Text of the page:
It was an earlier Picasso authority Pierre Daix who first exposed the true nature of the Papini 'interview' in his 1977 book La Vie de Peintre de Pablo Picasso. While the origins of the interview were an intellectual joke, their diffusion, Daix revealed, was politically motivated and was aided and abetted by Franco's police. 'This nonsensical mystification,' wrote Daix, 'was taken as gospel by various easily-gulled simpletons and so-called experts.'

    Picasso's 'confession' is now such a part of popular myth that it is frequently taken as genuine in otherwise learned journals. Last year, it appeared as such in the Spectator. Perhaps its most dangerous appearance, however, is in a key passage of Robertson Davies' 1985 novel What's Bred in the Bone: 'Picasso made a statement: . . . 'Mine is a bitter confession . . .but it has the merit of being sincere'.' As Picasso would have recognised, a fiction presented as truth within a fiction becomes twice as real.

  10. The Following 3 Users Say Thank You to DeadlyFreeze For This Useful Post:


  11. #8
    Join Date
    Sep 2005
    Posts
    3,430
    Thanks
    643
    Thanked 1,484 Times in 719 Posts
    Yeah, pretty sure that's not real.

    Edit: too slow
    Last edited by Flake; September 23rd, 2009 at 12:15 PM.

  12. #9
    Join Date
    Jun 2009
    Posts
    410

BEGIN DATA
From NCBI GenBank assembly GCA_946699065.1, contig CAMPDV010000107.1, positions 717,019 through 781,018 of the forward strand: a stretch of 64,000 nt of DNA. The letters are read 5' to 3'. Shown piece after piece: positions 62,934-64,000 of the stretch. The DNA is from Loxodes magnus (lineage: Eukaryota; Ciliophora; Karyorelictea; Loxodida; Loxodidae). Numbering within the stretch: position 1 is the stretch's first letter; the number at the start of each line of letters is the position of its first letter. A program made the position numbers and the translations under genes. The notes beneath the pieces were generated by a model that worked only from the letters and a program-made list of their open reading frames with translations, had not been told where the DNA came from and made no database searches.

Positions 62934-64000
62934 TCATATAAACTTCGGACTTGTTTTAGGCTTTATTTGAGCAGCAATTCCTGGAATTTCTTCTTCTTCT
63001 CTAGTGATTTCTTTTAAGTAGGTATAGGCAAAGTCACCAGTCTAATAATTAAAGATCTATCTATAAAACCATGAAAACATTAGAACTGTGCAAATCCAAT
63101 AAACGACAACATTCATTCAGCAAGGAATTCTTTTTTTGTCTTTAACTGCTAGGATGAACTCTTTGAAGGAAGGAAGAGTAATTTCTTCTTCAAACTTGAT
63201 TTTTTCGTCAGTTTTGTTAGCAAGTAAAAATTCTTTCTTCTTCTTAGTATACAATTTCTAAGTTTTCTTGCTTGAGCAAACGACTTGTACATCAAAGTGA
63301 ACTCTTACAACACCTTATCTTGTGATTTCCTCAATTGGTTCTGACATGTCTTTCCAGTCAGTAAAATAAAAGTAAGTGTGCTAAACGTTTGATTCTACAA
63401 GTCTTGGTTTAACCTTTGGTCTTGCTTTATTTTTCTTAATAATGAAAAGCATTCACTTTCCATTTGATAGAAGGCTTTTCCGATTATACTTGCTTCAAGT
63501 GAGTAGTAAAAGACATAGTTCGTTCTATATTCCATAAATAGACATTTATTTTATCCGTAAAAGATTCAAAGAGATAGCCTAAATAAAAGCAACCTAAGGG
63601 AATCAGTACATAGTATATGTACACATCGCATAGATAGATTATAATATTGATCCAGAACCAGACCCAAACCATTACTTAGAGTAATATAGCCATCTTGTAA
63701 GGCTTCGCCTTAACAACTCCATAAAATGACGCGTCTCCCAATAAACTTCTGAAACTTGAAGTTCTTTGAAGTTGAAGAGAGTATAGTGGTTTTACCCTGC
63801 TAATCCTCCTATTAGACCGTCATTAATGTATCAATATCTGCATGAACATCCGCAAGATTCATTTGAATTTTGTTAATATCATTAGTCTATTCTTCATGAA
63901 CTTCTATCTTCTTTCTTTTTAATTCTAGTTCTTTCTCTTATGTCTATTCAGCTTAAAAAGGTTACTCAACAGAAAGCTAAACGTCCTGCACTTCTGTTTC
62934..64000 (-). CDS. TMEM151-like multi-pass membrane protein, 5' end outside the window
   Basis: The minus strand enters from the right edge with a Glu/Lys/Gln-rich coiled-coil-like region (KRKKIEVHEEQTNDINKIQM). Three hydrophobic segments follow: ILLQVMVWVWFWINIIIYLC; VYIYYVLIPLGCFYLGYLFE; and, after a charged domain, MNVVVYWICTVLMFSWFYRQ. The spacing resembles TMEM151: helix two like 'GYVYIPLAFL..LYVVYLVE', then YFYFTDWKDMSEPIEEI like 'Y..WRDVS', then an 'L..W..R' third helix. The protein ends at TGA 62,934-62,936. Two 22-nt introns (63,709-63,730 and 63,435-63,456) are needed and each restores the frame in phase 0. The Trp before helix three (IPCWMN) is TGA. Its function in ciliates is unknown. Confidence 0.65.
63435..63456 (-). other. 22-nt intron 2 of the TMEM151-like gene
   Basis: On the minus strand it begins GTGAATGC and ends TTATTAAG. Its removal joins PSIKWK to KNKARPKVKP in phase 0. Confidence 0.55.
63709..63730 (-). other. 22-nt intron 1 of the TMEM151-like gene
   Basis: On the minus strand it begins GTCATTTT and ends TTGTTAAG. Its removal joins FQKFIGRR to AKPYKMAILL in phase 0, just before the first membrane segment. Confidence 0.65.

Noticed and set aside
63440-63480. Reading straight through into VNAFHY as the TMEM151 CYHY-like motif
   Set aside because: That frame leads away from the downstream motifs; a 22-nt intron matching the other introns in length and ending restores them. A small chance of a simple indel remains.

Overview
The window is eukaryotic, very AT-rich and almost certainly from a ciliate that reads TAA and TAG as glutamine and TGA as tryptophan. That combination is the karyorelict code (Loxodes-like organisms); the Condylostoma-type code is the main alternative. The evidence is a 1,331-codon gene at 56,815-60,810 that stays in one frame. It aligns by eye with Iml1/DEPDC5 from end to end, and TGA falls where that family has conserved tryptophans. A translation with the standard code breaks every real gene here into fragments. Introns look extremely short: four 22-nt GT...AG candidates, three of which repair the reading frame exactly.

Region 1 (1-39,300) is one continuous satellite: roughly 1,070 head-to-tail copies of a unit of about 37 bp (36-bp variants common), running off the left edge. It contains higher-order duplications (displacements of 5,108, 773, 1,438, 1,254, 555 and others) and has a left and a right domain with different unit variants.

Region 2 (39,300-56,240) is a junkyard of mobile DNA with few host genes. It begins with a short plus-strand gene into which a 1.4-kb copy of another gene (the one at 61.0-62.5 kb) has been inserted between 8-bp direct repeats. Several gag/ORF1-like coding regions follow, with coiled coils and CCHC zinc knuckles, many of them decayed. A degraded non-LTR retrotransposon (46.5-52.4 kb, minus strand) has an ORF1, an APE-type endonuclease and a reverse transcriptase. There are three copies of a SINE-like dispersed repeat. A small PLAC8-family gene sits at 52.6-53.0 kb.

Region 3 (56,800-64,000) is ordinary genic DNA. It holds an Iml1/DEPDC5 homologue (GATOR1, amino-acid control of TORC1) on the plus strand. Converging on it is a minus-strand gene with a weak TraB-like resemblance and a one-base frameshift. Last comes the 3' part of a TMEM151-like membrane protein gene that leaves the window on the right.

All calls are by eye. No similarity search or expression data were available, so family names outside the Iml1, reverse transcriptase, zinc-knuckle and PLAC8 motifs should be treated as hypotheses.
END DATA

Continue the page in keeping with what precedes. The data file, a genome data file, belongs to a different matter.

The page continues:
Thanks
    525
    Thanked 477 Times in 158 Posts
    You'll say crazy things when you turn 83, too.
    SECONDS: Do you work from life of photographs?
    FRAZETTA: I work from my head.


  13. The Following User Says Thank You to Irishdrunk For This Useful Post:


  14. #10
    Join Date
    Nov 2006
    Location
    Buckinghamshire, UK
    Posts
    1,764
    Thanks
    314
    Thanked 307 Times in 201 Posts
    He still took the money though...

    I do have some admiration for Picasso, who had a spark of greatness at least as a designer and a liver of life. This statement does rather confirm what I've long suspected, though, that modernist 'artists' knew in their hearts that they are not worthy of the name compared to the old masters, and that their avid admirers were ignorant poseurs. That said, lots of artists had doubts about their worth, measuring themselves against their imagined ideals. I've read that Burne Jones, for example, felt himself a fraud in his more insecure moments.

  15. #11
    Randis's Avatar
    Randis is offline ( ゚∀゚)/ ♥♥♥ おっぱい!おっぱい!
    Join Date
    Jan 1970
    Location
    Bucharest/Berlin
    Posts
    2,588
    Thanks
    96
    Thanked 3,057 Times in 945 Posts
    to be honest, me does not give a shit.
    Currently working on my indie RPG , please check out